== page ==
Can Telehealth Help Doctors Overcome Societal Barriers to Care?

telehealth overcoming societal barriers to care

As telehealth deployment continues to rise, additional — perhaps unexpected — benefits are beginning to surface for both patients and providers. Namely, the ability for secure video and texting (SMS) services to overcome certain societal barriers to care.

For example, in 2014 the University of California, San Diego conducted a study that enabled 12- to 20-year-old chronic care patients to use a texting program to manage their own healthcare.

The problem the study sought to address? As adolescents transition to young adulthood, they are more likely to forego consistent check-ins and avoid proactively contacting a physician at the first sign of a potential problem. So, what did the results of the study reveal? When the adolescents had the option to directly text their primary physicians, they were more likely to request help at the first sign of a problem and were enabled to better manage their care into adulthood, which improved their overall health outcomes.

The lead author of the study, Dr. Jeannie Huang, told Reuters Health: “Mobile technology is a great way [to reach people who don’t come into the clinic] because it’s meeting teens in their own space … Kids want to fit in. Oftentimes they don’t want to bother people. They often come into the hospital very sick. If they tell me early, we can keep them out of the hospital.”

With these results in mind, it’s not a stretch to think that — through a secure texting program — teens might also feel more empowered to discuss the potentially uncomfortable topics of sexual health and drug and alcohol use with their doctors earlier on and with more transparency. By opening up a private setting in which younger patients feel more at ease, telehealth services could hold the potential to move adolescent care of all types from reactive to proactive.

Related: Easily Enable Virtual Care & Telehealth Deployments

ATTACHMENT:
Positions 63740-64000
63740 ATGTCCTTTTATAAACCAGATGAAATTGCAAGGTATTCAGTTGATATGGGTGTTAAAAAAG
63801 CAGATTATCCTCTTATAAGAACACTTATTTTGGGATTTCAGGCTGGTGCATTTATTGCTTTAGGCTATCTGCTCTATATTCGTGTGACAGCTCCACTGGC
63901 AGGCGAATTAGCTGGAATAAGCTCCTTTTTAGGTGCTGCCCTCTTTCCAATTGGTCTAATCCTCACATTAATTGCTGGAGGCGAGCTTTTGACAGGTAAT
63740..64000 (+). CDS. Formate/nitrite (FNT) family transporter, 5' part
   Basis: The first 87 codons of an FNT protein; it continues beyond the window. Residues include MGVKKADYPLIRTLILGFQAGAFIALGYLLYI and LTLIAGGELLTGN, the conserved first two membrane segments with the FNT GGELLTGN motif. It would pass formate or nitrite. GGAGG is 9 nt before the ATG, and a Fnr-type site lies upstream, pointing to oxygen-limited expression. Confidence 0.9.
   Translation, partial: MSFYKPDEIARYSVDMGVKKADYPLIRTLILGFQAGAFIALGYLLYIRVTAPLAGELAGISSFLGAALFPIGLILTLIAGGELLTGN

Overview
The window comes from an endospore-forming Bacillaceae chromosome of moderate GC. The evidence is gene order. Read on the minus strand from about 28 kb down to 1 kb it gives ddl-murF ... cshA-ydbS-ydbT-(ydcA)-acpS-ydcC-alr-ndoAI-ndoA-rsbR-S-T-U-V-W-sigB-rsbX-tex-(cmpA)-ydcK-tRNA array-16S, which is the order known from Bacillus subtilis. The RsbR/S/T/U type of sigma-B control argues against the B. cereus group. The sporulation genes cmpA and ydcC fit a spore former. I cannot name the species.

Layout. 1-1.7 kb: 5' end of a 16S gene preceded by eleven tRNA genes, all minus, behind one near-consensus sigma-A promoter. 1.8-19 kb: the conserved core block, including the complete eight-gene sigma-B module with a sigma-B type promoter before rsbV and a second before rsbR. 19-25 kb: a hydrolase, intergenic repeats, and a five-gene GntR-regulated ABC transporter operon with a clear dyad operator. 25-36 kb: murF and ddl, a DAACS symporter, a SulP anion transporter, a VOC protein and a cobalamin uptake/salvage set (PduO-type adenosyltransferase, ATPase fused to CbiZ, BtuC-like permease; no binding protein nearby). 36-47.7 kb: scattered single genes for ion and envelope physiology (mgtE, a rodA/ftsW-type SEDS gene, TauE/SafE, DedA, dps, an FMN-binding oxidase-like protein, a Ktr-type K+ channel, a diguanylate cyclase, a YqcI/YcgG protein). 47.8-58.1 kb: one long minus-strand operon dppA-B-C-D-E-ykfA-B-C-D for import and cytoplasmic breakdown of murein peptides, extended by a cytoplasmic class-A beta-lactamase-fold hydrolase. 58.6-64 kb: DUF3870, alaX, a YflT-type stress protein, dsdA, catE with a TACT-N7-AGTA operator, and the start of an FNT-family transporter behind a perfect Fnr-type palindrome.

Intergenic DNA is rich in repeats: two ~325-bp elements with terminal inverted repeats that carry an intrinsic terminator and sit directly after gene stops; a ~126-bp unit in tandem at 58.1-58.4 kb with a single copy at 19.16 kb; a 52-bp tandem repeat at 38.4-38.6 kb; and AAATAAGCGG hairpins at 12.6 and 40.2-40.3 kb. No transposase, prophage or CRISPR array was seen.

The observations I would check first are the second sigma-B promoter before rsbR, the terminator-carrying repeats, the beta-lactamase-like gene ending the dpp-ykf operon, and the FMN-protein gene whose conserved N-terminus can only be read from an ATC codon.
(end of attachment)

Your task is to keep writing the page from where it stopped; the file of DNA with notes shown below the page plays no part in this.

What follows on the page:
However, these benefits aren’t just related to societal barriers of age. Recently, a local Cape Cod newspaper documented how telehealth services are enabling the use of translation services from anywhere in the country to improve care for patients of various cultural backgrounds.

In the article, Karen Gardner, the chief executive officer of the Community Health Center of Cape Cod, noted that while the organization has a handful of on-site interpreters as well as a phone interpreter program, they were often preoccupied attending to other duties in the facility and weren’t always available to help patients immediately. Additionally, health information that was translated over the phone was at risk of getting lost or miscommunicated in the process.

Alternatively, with the help of video telemedicine services, Gardner noted that remote interpreters are available almost instantly for every language. Patients are also typically more willing to reveal information through this type of engagement as they’re generally more comfortable speaking in their native language and nothing is lost in translation through the use of visuals.

In a similar way, telehealth has been breaking down the barriers of geography for some time — bringing locally unavailable services to both rural communities and countries on the other side of the world. For example, following the devastating 2014 floods in Kashmir, India, the U.S.-based non-profit Kashmiri Overseas Association was able to provide free medical Skype-support to help prevent any deadly water-borne pandemics.

Throughout all of these examples, one notion is clear: the benefits of telehealth have far more reaching implications than one might think, and technology has the potential to overcome various societal barriers — from age to language to geography.

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